Robertson D. Davenport, associate professor of pathology and medical director of the Blood Bank and Transfusion Service at the University of Michigan, explains.
There are several important differences between blood transfusions and organ transplants. Transfused red cells are expected to last for no more than three months, while transplants will hopefully function for many years. Transfusions are given intravascularly, and transplants are, of course, implanted. Immune responses to foreign antigens that are given intravascularly tend to be less pronounced than responses to antigens introduced through other routes. Transplanted organs contain some immune cells from the donor that can stimulate the recipient, whereas most immune cells that might be in a transfusion are filtered out before administration.
Blood transfusions may be rejected by the recipient, resulting in a transfusion reaction, but such cases are relatively rare. In order to comprehend how this can happen, it is necessary to understand some basic immunology. There are two basic types of immune responses: humoral, or antibody-mediated, and cellular. Humoral immune responses result in the production of antibodies that are specific to a foreign antigen. When these antibodies attach to the antigen--on bacteria, for example--immune complexes are formed. The body's macrophages, mainly in the liver and spleen, then remove and destroy the immune complexes. Once attached to antigens, antibodies can also activate what is known as the complement pathway. As an end result, complement activation can punch holes in the membranes of bacteria or cells that are coated with antibodies. When red blood cells are the target of antibodies and complement, a condition called hemolysis results. Immune responses evoked by blood transfusion, when they occur, are usually humoral in nature. Organ and bone marrow transplants, in contrast, usually evoke cellular immune responses, which lead to the production of specific cytotoxic lymphocytes.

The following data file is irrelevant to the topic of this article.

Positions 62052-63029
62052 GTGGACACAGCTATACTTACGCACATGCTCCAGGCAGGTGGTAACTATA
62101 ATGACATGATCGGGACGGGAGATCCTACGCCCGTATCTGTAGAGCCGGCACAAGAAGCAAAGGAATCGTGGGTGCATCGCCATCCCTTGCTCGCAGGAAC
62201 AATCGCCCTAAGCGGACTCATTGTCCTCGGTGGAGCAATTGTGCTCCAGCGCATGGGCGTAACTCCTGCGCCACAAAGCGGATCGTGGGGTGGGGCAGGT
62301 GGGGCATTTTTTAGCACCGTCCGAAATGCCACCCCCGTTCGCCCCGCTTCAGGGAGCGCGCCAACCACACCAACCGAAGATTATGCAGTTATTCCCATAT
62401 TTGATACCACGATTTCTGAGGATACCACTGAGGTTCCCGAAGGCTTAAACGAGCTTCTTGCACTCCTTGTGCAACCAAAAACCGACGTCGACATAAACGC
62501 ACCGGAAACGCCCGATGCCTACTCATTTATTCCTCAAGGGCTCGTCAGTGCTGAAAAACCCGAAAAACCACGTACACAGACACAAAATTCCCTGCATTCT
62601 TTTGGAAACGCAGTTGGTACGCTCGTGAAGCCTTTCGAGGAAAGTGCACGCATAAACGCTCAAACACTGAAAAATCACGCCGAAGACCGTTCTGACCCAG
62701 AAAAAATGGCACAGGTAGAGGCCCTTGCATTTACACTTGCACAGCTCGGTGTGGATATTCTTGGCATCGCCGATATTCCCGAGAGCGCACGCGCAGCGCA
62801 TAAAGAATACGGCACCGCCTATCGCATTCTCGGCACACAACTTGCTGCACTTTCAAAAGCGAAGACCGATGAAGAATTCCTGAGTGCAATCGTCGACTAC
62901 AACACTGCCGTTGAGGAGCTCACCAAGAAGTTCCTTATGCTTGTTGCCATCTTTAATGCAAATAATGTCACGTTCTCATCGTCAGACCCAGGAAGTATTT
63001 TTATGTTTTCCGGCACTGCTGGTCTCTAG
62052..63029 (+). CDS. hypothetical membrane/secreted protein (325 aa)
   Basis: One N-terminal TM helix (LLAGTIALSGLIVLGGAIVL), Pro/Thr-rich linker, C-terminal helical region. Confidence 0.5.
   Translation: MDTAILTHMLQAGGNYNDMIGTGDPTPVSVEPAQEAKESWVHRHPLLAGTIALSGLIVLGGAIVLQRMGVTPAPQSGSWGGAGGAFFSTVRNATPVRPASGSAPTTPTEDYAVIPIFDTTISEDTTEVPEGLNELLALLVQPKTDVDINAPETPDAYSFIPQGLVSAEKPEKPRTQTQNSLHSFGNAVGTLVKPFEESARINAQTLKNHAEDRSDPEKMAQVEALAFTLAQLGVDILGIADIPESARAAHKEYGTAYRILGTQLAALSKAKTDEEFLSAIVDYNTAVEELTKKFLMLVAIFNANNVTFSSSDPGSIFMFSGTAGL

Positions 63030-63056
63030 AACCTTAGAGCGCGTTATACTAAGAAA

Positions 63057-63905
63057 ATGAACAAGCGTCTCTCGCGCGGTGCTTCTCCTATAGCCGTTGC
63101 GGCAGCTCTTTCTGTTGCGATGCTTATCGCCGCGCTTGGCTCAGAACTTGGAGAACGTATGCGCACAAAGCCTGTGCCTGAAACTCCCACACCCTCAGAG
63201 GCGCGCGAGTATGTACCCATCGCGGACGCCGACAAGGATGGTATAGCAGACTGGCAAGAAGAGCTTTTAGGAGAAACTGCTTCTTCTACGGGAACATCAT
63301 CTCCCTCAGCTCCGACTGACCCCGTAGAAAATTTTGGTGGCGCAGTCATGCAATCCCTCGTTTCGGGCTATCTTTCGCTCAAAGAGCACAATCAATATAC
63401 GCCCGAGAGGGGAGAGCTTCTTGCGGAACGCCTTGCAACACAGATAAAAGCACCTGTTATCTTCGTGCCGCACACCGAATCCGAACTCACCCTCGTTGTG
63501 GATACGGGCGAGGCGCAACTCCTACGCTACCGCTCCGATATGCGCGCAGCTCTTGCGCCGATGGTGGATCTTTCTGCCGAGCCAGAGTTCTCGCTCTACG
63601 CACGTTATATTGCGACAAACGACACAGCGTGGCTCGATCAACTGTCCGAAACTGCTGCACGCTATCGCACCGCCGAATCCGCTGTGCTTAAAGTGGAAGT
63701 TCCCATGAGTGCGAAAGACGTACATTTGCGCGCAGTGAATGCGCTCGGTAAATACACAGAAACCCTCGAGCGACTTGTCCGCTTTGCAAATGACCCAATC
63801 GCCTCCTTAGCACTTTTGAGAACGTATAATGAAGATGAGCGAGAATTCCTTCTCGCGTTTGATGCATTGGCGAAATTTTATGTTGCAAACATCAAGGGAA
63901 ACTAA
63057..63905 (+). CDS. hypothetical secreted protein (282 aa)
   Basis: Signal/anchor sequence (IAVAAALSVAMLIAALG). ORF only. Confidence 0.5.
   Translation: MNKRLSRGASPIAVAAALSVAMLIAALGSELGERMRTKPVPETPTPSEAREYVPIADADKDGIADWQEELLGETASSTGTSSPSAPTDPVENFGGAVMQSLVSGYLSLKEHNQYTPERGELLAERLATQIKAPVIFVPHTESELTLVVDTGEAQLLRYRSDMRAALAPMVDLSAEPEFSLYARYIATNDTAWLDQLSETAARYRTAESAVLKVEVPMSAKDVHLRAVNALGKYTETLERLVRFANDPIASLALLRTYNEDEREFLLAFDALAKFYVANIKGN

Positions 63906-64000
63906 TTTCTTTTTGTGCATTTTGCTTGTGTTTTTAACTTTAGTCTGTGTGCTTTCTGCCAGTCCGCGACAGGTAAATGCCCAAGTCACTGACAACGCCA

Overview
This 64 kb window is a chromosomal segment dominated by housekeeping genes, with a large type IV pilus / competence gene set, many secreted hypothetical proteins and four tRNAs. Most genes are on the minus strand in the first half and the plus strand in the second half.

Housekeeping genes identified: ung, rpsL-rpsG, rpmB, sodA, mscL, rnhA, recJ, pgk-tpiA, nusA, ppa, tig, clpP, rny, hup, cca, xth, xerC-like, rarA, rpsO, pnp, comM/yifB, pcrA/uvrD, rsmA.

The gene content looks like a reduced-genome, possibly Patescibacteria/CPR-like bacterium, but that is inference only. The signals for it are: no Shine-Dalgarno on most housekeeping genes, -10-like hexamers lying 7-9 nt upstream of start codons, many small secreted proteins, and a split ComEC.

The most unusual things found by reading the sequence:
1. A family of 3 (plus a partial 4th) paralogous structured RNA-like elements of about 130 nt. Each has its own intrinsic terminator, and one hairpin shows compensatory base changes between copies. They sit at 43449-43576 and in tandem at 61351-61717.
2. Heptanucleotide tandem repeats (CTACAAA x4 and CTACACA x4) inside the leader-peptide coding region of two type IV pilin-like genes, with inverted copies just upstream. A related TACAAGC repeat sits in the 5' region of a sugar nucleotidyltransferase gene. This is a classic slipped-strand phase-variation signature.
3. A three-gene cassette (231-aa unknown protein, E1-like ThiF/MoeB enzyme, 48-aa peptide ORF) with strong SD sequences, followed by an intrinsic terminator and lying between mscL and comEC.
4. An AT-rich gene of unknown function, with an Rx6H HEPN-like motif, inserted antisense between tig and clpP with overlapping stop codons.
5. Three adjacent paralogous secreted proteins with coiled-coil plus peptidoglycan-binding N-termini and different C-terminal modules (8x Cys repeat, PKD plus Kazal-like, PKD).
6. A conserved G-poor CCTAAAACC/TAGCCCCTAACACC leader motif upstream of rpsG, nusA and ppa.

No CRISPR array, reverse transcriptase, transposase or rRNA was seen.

The most important blood cell antigens in transfusion are in the ABO system. Blood types can be A (having A but not B antigens on red cells), B (having B but not A antigens), AB (having both A and B antigens), or O (having neither). Virtually everyone over the age of six months has antibodies to the A or B antigens that they don't produce. For example, a group A individual has A antigen on his red cells and anti-B in his plasma. If blood is transfused to a patient who already has antibodies to the transfused cells (giving this individual group B blood, for example) then a serious reaction can occur. Because antibodies to A and B antigens are good at activating complement, transfusion of ABO incompatible red cells can cause breakdown of the cells in circulation and a strong inflammatory response. The end result can be kidney failure and even death. Fortunately, this type of immediate rejection of transfused red cells is rare.
A more common type of rejection of transfused red cells is a delayed hemolytic reaction. In this case, the patient does not have preexisting antibodies to the transfused red cells. Rather, an immune response occurs days to weeks after the transfusion. The antibodies produced in such reactions tend not to activate complement, so the transfused red cells in circulation do not usually break down. Instead, the cells are removed by the spleen and a milder inflammatory response may occur. Delayed hemolytic reactions occur in about one out of every 5,000 transfusions. The antibodies involved can be directed against one or more of hundreds of known blood group antigens. Delayed hemolytic transfusion reactions usually are not very severe, but sometimes do cause renal failure. Patients with sickle cell anemia are at greater risk of having delayed hemolytic reactions because they often receive many transfusions. These reactions can be more severe than in other patients because the loss of normal hemoglobin containing red cells and the inflammation caused by the reaction can trigger a sickle crisis.